I have completed my read-through of Modern AGE and made a character. I am going to start table building today. I will start playing using the Fantasy AGE oracle tables, and building modern equivalents as I go. This will help playtest the core tables.
I am going to start my playtesting assuming Cinematic mode. Often in solo play, we have to bolster a starting character to help survive. The cinematic mode may be sufficient. I can always turn up the ‘realism’ if things appear too easy. Having characters die too often is never conducive to fun testing.
I played Fantasy AGE for seven sessions over Christmas. I wanted to play a simple dungeon crawl, just because they seemed the fashion of the moment. When my character died, I could easily have continued the adventure, there were obvious avenues to save him, but he had done the job I had set him.
I did the playtest publically on my blog, not mentioning that it was a playtest. I wanted to try out an easy format for actual plays. I also wanted to know how popular actual play blog posts would be. My blog typically gets just 30-50 visits a day, when I was posting the actual plays, that was up nearer 100 visits a day. The posts are relatively easy to create.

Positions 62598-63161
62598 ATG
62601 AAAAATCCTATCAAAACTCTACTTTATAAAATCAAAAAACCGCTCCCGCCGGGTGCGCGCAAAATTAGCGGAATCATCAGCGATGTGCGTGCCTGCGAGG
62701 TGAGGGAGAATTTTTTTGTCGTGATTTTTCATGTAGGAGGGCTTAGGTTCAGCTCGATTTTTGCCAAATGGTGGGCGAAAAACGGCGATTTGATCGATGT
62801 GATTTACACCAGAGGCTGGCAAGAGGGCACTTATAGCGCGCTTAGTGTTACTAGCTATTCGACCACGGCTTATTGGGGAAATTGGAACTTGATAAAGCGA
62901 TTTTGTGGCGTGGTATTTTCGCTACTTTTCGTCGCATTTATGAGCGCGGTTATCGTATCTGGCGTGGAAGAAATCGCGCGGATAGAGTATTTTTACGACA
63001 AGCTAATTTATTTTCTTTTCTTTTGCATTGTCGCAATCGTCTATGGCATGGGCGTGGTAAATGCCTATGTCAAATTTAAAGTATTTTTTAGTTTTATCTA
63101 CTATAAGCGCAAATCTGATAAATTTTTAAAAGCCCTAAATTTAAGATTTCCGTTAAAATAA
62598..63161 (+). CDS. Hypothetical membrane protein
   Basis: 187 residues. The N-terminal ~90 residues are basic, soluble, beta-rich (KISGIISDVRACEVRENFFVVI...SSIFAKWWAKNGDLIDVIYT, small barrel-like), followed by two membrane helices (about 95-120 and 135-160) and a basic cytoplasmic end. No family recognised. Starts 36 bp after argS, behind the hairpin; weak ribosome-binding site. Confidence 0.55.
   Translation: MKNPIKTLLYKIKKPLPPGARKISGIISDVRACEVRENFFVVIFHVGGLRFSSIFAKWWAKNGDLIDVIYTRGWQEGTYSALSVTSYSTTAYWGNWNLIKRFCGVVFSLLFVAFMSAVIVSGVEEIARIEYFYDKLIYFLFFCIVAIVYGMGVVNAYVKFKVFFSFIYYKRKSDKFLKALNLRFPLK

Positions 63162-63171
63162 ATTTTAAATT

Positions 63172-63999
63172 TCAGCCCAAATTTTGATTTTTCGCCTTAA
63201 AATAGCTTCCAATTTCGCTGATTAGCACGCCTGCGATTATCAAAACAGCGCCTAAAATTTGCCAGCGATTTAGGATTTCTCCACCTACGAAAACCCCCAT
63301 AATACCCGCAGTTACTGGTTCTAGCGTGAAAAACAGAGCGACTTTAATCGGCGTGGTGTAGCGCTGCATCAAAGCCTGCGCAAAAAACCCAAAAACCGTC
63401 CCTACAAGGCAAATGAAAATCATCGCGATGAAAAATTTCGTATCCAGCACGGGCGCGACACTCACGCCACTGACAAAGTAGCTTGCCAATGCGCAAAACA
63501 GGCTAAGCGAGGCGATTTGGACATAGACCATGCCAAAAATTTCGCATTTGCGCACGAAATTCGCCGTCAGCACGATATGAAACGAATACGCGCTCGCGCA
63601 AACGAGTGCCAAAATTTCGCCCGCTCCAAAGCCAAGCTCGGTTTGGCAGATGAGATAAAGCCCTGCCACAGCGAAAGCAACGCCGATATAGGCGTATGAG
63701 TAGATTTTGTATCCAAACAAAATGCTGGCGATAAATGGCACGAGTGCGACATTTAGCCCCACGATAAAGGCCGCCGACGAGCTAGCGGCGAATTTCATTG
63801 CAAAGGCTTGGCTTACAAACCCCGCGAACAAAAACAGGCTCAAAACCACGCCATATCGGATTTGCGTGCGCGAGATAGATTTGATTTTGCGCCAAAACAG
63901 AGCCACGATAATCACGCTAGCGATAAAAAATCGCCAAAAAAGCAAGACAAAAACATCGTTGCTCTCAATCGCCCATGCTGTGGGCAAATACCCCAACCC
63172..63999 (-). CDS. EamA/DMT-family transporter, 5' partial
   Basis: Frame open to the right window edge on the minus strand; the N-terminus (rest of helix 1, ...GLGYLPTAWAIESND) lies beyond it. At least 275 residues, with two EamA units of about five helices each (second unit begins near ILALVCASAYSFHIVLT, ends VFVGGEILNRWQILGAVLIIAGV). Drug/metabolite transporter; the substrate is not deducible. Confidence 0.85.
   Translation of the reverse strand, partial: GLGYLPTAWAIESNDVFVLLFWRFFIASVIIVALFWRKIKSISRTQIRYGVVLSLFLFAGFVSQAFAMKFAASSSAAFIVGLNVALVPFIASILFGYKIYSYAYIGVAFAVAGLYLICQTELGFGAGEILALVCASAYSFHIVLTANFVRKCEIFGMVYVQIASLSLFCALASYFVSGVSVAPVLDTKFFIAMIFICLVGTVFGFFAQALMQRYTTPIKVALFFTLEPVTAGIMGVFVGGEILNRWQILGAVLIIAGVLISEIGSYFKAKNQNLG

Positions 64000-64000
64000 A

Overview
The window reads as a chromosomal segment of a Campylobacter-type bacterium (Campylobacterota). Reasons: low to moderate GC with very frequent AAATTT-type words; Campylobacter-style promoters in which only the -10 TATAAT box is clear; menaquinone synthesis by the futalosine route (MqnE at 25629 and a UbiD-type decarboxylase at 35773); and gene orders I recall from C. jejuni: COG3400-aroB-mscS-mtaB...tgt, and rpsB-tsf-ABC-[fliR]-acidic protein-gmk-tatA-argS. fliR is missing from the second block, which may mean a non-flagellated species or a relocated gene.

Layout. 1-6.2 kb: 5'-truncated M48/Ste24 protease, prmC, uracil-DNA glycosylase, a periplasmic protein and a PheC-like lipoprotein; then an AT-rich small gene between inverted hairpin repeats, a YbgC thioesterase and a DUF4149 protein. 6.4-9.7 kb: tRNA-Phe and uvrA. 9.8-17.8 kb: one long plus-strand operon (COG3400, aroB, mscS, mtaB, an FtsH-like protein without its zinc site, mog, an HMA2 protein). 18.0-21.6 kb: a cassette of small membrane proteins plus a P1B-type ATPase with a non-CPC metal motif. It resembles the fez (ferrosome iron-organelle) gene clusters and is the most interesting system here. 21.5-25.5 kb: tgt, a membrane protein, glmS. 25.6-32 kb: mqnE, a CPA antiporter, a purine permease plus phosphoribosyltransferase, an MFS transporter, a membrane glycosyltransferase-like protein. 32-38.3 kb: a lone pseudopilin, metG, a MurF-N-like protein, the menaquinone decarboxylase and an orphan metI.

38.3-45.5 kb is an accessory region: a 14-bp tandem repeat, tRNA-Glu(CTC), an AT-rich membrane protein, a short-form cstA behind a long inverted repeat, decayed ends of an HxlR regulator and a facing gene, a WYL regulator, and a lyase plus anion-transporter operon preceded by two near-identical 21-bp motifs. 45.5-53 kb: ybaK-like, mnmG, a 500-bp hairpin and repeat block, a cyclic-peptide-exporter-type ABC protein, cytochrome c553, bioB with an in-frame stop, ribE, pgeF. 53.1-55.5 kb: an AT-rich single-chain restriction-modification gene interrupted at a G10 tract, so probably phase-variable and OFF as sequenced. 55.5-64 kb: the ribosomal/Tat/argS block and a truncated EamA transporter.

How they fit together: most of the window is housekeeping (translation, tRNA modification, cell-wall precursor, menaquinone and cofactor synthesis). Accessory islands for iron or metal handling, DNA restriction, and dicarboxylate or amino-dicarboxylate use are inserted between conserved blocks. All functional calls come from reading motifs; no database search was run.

I find trying to solo play on camera extremely difficult, the written format gives me more time to think, and I can do things like multiple rounds of combat, and then just summarise it into a sentence or two. In the video, you end up doing round after round of roll to hit, roll damage. Low-level characters miss a lot, so it is not exactly fun to watch.
If you haven’t seen any of these posts, you can start the game here https://www.ppmgames.co.uk/2021/12/20/solo-dungeon-crawl-1/ and there are a total of seven parts.
It is my intention to run a similar thing for Modern AGE. Partly, so I can refine how I want to present actual plays; partly because it is good for Parts Per Million to have regular fresh, unique blog content, and it is good to let the playtest throw tables and options that need to be included in the solo rules.